Common Name(s): Chakte Viga, Paela, Aripin
Scientific Name: Coulteria platyloba (=Caesalpinia)
Distribution: Tropical areas of Mexico and Central America
Tree Size: 20-30 ft (6-9 m) tall, 1-2 ft (.3-.6 m) trunk diameter
Average Dried Weight: 58 lbs/ft3 (935 kg/m3)
Specific Gravity (Basic, 12% MC): .78, .93
Janka Hardness: 2,250 lbf (10,010 N)
Modulus of Rupture: No data available
Elastic Modulus: 2,574,000 lbf/in2 (17.76 GPa)
Crushing Strength: No data available
Shrinkage: Radial: 2.8%, Tangential: 8.2%, Volumetric: 10.6%, T/R Ratio: 2.9
Color/Appearance: Heartwood bright orange to golden brown. Sapwood pale white to yellow.
Grain/Texture: Grain is usually straight, though sometimes interlocked. Has a fine, even texture with a good natural luster.
Endgrain: Diffuse-porous; small pores in no specific arrangement; solitary and radial/clustered multiples of 2-4; growth rings indistinct; rays not visible without lens; parenchyma vasicentric, confluent, and banded.
Rot Resistance: Chakte Viga has been used as a fence-post material, with reports stating that the wood lasts up to 100 years in the ground.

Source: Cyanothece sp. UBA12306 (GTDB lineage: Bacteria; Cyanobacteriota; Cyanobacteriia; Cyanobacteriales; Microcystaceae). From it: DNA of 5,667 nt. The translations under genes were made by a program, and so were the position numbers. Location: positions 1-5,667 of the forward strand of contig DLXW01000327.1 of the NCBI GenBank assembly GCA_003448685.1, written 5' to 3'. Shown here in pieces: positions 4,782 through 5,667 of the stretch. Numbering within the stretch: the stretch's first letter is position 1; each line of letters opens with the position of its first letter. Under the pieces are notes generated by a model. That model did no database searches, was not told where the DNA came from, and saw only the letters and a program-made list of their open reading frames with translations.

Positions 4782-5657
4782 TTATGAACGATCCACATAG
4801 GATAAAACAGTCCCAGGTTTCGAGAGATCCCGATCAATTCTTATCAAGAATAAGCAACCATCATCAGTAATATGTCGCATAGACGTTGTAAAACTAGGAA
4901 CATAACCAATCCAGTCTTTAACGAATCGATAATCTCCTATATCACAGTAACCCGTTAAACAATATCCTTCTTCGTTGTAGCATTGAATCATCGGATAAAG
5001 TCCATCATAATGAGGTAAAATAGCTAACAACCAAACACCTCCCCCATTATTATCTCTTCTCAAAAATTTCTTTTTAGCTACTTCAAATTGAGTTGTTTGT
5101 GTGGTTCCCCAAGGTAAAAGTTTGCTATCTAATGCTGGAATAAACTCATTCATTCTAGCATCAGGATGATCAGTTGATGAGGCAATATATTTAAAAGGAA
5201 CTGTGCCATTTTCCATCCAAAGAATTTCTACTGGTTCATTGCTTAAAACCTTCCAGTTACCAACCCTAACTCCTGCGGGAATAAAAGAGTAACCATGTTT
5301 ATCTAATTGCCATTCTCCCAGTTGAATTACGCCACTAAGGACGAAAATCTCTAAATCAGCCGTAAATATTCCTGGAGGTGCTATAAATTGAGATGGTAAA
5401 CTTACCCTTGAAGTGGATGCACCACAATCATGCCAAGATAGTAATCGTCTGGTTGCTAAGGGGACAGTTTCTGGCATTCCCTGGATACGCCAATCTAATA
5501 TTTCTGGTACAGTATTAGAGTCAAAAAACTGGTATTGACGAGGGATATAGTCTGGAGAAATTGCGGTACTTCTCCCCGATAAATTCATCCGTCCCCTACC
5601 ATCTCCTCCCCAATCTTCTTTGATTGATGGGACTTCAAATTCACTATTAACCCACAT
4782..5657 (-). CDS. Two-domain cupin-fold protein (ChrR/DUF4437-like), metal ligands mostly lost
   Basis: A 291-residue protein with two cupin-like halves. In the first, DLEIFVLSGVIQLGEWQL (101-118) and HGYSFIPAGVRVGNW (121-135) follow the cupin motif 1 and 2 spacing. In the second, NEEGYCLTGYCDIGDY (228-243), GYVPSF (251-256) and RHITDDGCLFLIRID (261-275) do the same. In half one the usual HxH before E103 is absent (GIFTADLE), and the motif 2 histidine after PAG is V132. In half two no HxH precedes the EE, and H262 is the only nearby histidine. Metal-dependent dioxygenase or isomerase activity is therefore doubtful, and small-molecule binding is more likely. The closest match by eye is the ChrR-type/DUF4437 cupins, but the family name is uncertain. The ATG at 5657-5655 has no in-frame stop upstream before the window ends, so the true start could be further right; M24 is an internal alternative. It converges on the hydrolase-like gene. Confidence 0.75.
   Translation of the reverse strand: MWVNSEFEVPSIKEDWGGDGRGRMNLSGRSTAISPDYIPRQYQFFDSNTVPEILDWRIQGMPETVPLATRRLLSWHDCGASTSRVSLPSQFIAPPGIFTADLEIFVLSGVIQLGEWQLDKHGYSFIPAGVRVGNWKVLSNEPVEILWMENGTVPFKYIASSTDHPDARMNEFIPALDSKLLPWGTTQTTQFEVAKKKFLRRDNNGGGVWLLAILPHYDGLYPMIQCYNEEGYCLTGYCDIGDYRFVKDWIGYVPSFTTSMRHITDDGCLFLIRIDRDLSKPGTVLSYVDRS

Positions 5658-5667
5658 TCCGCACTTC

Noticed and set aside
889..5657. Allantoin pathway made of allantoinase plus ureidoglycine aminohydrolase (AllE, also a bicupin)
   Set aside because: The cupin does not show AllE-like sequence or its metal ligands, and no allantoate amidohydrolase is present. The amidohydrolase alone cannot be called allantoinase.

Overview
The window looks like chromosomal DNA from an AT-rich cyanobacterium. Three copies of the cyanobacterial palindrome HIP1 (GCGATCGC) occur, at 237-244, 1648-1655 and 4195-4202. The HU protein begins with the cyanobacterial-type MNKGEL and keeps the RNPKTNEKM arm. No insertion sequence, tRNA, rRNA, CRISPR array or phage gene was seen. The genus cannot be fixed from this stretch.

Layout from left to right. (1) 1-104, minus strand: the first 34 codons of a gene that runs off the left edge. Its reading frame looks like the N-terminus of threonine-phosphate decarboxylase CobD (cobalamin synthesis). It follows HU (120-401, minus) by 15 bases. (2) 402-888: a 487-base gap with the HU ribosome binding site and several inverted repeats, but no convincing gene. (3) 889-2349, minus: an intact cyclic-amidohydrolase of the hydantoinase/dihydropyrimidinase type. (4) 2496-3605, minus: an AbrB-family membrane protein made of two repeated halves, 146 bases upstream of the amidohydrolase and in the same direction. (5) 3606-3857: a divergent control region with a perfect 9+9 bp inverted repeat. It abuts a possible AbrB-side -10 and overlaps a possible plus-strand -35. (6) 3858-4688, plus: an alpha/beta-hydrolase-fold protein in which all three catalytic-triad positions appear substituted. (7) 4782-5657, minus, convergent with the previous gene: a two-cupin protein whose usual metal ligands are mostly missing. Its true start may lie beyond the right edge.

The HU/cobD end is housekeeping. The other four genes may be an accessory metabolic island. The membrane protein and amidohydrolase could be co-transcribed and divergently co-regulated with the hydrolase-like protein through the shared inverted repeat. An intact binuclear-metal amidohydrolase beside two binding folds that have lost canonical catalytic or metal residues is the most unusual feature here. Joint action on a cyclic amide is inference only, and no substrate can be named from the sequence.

Workability: Despite its high density, Chakte Viga generally responds well to most machining operations, though interlocked grain can result in tearout. Turns, glues, and finishes well.
Odor: No characteristic odor.
Allergies/Toxicity: Although there have been no adverse health effects specifically reported for Chakte Viga, other species within the Caesalpinia genus have been shown to cause skin irritation. Usually most common reactions simply include eye and skin irritation. See the articles Wood Allergies and Toxicity and Wood Dust Safety for more information.
Pricing/Availability: Larger pieces of Chakte Viga in lumber form can be hard to find, but smaller pieces for turning projects are more readily available. Prices tend to be quite high for this imported species.
Sustainability: This wood species is not listed in the CITES Appendices or on the IUCN Red List of Threatened Species.
Common Uses: Inlays, furniture, flooring, and turned objects.
Comments: Perhaps the closest relative to the more-famous Brazilwood (used for violin bows), Chakte Viga shares many of the same excellent acoustic properties. With great color, a smooth texture, and a unique iridescent quality that seems to shimmer under the proper wood finish, Chakte Viga has an almost subliminal cachet.
I bought a small Chakte Viga board since it was stunning carrot orange and said take me home. I ended up making a box out of it. It was a nice wood to work with. I’d say it has the consistency of working with hickory. Is ding resistant and takes a good polish. The wood has darkened a bit to a very nice deep orange color. I expect it will stay that way.
Here’s a small bowl from Chakte Viga
What colour will this wood turn to with age?
Great turning wood that reminds me a lot of Brazilwood.
Have you seen this chakte viga known as orangeheart?